HappyFox also has robust reporting and analysis tools, enabling a company to monitor and gain insights on staff performance, workforce efficiencies, and customer satisfaction. This is particularly important for large enterprises receiving a huge number of tickets.

HappyFox integrates with many third-party apps such as Slack, Jira, WordPress, MailChimp, SurveyMonkey, Zoho CRM, Hubspot, Stripe, GitHub, and BigCommerce. However, they are more limited than one would expect with an enterprise-level solution as HappyFox, especially for chat, SMS, and analytics apps.

Pros

  • Integrates easily with other services
  • Useful automation features for maximizing ticket management efficiency
  • Includes self-service tools to address common problems

Cons

  • No gamification features
  • Offers in-house SMS option only
  • Limited capability due to rule-based automation
  • Users are limited to single-role assignments
  • Limited integration in analytics, chat, and SMS tools
  • No free plan

HappyFox is relatively expensive, starting at $24/mo per agent (billed annually). Granted, even the entry level plan called Mighty includes key features to process tickets efficiently such as round-robin assignments and SLA management. However, it might prove too rich for the blood of many small businesses. That said, this full-featured help desk software is well worth the cost for larger companies for its value in improving human resource management and increasing customer satisfaction.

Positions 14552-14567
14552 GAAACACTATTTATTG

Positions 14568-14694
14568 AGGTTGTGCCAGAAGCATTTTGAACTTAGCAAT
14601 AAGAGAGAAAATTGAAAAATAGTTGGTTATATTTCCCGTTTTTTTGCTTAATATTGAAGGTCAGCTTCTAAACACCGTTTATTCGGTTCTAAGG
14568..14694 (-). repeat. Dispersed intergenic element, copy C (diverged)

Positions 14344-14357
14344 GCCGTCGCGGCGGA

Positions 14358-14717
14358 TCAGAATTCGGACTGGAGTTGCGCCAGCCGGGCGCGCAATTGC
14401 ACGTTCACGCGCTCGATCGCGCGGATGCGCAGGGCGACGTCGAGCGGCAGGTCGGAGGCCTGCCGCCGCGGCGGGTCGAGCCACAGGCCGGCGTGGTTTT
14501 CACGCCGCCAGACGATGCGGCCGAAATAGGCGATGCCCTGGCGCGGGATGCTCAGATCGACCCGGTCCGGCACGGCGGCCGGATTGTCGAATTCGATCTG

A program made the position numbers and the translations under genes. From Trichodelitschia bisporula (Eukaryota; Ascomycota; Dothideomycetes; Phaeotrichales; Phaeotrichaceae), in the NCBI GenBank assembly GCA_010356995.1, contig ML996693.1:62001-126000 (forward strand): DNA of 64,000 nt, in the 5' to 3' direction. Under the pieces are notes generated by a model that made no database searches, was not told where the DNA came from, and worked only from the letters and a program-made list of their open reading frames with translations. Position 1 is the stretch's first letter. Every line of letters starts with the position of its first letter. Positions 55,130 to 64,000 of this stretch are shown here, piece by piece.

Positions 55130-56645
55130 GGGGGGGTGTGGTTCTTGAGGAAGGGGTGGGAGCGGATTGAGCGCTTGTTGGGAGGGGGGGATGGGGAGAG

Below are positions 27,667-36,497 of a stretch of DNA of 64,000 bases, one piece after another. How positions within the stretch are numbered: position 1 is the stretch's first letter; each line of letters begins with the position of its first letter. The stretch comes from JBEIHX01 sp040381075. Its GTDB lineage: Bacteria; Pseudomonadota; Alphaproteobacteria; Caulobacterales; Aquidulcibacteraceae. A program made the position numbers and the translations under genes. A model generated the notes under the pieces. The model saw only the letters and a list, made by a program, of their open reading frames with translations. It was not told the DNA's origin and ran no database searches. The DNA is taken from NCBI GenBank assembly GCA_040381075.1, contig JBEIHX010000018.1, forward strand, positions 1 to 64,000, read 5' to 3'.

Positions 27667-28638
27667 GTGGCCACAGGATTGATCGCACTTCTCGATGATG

Zendesk Support

Best use case: All businesses needing integrated customer support interactions

Zendesk Support has many features making it a great choice for integrating customer interactions. It consolidates customer tickets from a variety of sources into one place. Then it can make the workflow more efficient with its capability of searching the history of a customer and predefining responses for common issues. Zendesk Support can also integrate customer satisfaction scores and combine it with analytics to monitor performance.

Zendesk Support is part of the Zendesk Suite, and integrates seamlessly with its knowledge base platform Guide, call center platform Talk, and live messaging software Chat. That said, Zendesk Support as a standalone software has a lot of functionality suitable for many SMBs looking to streamline its customer support system both internally and externally.